Showing posts with label Culture as War. Show all posts
Showing posts with label Culture as War. Show all posts

Friday, November 13, 2020

The stuff of horror

Tomorrow is Diwali and I want to get this down in the hope that I will be able to set it aside for a little bit. I've been carrying it around since yesterday when I read a thread on Mona Eltahawy's Twitter (since then, I've seen a few news outlets calling it the "Kashmore Tragedy"). The details are so horrific I can't say them out loud without choking and I don't really think I could pass it on to anyone else.  

But the story keeps going around in a loop in my head, knotting now and then around the old nodes: the precarity of being a single mother; how difficult it is to love and grow a girl child in this fucking patriarchal world; the horror of captivity and unending rape; lives where people move across the country for a job that pays about 250 dollars; knowing people are out there victim-blaming--saying things like 'bad choices' and 'where is the father?'; what care and support are available to the mother and child; why support wasn't available to them previously; the courage it took for the mother to go to the police instead of prolonging the cycle; if the police treated her with respect; the bravery and compassion of the ASI (assistant sub inspector?) using his wife and daughter as decoys to catch the rapists; were the ASI's wife and daughter given a choice in the matter; worried for the ASI and his family now that his name and likeness are all over media; knowing there's so much more abuse I'll never even know from within safe spaces in families, communities, and professional + emergency services. Why are so many men/humans such trash?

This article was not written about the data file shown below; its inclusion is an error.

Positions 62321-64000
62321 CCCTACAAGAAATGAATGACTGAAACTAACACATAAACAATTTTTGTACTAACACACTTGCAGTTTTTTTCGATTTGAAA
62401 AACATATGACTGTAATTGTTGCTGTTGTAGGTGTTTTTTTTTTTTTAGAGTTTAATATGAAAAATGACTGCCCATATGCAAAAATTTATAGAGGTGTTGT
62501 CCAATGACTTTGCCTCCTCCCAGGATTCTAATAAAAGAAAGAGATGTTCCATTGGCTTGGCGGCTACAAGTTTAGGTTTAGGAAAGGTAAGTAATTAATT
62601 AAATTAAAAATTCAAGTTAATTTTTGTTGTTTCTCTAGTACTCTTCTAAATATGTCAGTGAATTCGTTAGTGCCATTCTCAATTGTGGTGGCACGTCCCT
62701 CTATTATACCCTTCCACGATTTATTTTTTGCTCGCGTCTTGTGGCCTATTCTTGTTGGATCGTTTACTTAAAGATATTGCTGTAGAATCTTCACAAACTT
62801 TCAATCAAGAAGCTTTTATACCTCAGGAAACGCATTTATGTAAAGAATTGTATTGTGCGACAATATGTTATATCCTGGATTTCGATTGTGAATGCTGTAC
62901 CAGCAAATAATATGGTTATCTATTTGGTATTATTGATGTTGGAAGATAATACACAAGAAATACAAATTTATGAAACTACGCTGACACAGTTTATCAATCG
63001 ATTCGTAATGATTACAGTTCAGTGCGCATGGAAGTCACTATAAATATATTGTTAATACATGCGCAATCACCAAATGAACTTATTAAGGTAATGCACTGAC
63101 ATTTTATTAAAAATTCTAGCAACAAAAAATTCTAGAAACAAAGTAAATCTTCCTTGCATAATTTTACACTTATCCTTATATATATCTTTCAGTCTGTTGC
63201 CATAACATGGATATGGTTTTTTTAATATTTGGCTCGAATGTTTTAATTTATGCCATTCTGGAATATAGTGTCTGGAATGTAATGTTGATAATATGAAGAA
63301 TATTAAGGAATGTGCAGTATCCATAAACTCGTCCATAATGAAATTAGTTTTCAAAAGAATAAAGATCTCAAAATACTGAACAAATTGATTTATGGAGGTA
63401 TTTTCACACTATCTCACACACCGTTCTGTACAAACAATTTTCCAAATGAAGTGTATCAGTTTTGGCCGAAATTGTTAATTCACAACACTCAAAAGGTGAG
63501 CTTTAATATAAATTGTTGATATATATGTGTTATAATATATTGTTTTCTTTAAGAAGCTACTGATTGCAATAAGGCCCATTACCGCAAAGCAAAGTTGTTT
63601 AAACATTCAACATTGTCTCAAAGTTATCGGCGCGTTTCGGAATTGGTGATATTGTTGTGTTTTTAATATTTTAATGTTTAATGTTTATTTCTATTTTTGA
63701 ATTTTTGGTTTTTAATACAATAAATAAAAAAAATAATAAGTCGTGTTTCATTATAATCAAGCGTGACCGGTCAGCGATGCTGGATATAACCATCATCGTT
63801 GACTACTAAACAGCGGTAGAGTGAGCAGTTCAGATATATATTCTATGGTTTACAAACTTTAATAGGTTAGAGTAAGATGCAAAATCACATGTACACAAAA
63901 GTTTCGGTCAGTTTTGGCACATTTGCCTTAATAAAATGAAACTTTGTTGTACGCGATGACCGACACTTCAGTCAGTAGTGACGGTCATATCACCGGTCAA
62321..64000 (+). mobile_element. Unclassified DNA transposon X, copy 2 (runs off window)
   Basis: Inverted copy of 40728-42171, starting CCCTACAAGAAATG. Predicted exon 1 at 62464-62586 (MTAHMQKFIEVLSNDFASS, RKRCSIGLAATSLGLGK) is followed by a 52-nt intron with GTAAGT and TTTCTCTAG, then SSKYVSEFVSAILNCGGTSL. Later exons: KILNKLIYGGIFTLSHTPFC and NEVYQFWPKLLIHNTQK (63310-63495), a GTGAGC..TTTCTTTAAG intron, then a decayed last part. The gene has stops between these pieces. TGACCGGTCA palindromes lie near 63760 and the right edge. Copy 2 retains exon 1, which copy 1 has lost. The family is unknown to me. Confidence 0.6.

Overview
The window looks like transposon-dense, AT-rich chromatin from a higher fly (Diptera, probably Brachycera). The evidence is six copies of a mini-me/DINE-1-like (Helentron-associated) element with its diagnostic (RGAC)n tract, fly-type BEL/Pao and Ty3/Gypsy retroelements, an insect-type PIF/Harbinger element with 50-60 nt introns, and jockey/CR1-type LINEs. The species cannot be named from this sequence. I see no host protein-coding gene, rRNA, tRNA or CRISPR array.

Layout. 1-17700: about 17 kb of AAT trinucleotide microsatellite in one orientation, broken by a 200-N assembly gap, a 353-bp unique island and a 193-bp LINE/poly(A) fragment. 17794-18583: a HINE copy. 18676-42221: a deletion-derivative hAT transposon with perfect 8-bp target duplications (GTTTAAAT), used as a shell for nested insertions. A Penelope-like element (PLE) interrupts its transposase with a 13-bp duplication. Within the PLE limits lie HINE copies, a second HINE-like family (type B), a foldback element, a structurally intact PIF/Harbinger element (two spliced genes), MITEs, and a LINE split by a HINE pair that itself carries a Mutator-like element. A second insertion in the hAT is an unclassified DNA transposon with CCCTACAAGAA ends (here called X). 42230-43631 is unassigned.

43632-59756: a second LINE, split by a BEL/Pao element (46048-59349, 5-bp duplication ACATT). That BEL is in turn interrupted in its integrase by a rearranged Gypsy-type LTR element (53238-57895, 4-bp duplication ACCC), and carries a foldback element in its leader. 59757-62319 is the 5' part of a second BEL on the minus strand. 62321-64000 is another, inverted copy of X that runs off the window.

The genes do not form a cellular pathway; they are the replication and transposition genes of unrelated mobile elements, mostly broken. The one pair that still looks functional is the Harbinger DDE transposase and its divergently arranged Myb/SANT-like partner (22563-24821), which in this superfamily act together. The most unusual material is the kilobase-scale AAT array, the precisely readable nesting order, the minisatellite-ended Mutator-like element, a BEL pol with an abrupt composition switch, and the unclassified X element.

On the Enby parenting group, one parent recently asked what our own lives might have looked like if we had the freedom of gender choice we support for our children. I know I've always wished for genderlessness, especially in professional settings. And in so many other settings, I'd have loved the possibility of having what Wanda Sykes calls a "detachable pussy."

Wednesday, November 11, 2020

Believe in open-minded people



Dr. Ibram X. Kendi in our Presidential Speaker series (via Zoom) tonight and here's my question and his response.